As far as Lakeside, Mean Girls and PWF - this is the last thing I'll say on the subject. Yes, there are many struggles between groups for power at Lakeside - but I believe that has been due to a long-term scarcity mentality which has led to a competition for resources - as in good sports, good teachers, etc. Hopefully, a new building and new leadership will provide equity for all and the power struggle will die down.

No Duh said...

Which brings me to the questions I asked a few days ago?

Has any construction started at LHS?

Lefty said...

It could be a while before there is any real activity at Lakeside. First, the bidding takes place. Then the plan must be completely laid out. And the BOE must approve the contract. I wouldn't expect any ground-breaking or demo before 2010.

Cerebration said...

I've heard rumblings about construction starting in the fall at Lakeside. I haven't heard rumblings as to a plan about Cross Keys - and I haven't heard when they will start on Dunwoody.

I"m also - very curious about enrollment at Arabia. Does anyone inside have any idea as to how many applications have been received and how many students they plan to start with in August? The school is built for a capacity of 1600 with expansion to 2100. I'm guessing they may start with 900 in 9th-11th - but I don't know.

We sure coulda used that kind of relief around here -- wouldn't it have been so nice if Arabia had been built on the North Druid HIlls property? I guarantee it would be full from the start!

Anonymous said...

They should use the empty Arabia Mtn spots for NCLB transfers. It would save tons of federal Title I money on transportation reimbursement since many of the transfer students live in the southeast portion of the county. It would put these students in a new school with fabulous technology and a highly aclaimed new principal.

Cerebration said...

Nope - they won't do it - we've already brought that up several times. In fact - they can't even take on the new "inter-county transfers" that were just approved by the Legislature. You have to have been open for 4 years.

Beyond that - I don't see Arabia EVER taking AYP transfers. They have set this school up so that there is an application process which includes an essay. The kids will wear uniforms. It doesn't get more "special" or magnet than that - but of course, they are not "magnet" - they are "choice" . Yeah, right.

Can you imagine for one second if Lakeside, or Dunwoody tried to set their admissions up like this? Word on the street is that the all new Tucker HS is working on a plan to be a Charter.... These beautiful new schools really don't want the AYP transfers.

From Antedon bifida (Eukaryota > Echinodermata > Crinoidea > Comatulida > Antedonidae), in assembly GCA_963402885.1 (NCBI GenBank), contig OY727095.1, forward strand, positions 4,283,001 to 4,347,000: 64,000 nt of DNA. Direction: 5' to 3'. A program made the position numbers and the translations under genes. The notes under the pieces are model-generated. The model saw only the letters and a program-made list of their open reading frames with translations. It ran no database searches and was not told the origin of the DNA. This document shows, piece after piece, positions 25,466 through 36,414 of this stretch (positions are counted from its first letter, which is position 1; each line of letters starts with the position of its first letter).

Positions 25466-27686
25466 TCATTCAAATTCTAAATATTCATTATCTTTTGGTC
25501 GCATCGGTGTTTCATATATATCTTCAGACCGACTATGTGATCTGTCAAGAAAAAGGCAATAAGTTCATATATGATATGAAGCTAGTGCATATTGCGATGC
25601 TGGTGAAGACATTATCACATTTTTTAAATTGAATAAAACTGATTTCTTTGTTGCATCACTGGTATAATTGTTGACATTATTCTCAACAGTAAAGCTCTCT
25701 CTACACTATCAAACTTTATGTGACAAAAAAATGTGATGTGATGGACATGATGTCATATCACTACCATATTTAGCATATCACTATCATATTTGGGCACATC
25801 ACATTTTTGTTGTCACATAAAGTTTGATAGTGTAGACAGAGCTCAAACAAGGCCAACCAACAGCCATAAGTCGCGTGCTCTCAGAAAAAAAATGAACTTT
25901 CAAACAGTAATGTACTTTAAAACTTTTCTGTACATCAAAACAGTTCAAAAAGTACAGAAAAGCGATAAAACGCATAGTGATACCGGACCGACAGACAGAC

Dekalbparent said...

News in: DHHS principal is Mindee Adamson, the current DHHS AP for Instruction. This was predicted earlier in this blog, I believe.

momofthree said...

I think my age is showing - what is "PWF"? The ones I have identified on the web include:
PWF Pacific Whale Foundation (Maui, Hawaii)
PWF Public Workstation Facility
PWF Polarimetric Whitening Filter
PWF Peter Westbrook Foundation
PWF Preserved Wood Foundation
PWF Pro Wrestling Fan
PWF Personnel Working File
PWF Power Weight Filter

Methinks there is another meaning lurking!

Cerebration said...

Funny, momofthree. You must have missed that whole conversation - it's back on the blog about the Milani party trying to charge to use Lakesides parking lot - back in April.

anon12.08 got a little upset with us - calling us Privileged White Folk - PWF for short. But I must tell you - don't get down on him (or her) - if you really listen - there's much truth in what he says and we welcome his perspective here. However - that gig should be blamed on Milani - renting the White House for a huge money-making event. No can do in a private home.

Anonymous said...

from anon12.08

Word is Crawford's brought back Morcease Beasley to be principal at Columbia HS. Morcease was principal at Stephenson HS and left to go with his uncle (maybe cousin) Johnny Brown to Texas.

Why a retread, Crawford?

pscexb said...

@anon12.08, that would be a surprise if true. Why would he leave being a deputy superintendent of curriculum and instruction position to become a HS principal again?

Cerebration said...

$10,000 perhaps?

themommy said...

I have heard the same thing about Beasley (though we are on a hiring freeze and other schools have been told repeatedly no outside hires for administrators will be permitted). I wonder if he was fired from his job in Texas? Or if Brown is moving on?

Ella Smith said...

Maybe he retired and is coming back to be a principal.

You can retire and draw that salary and come back and teach or be a principal.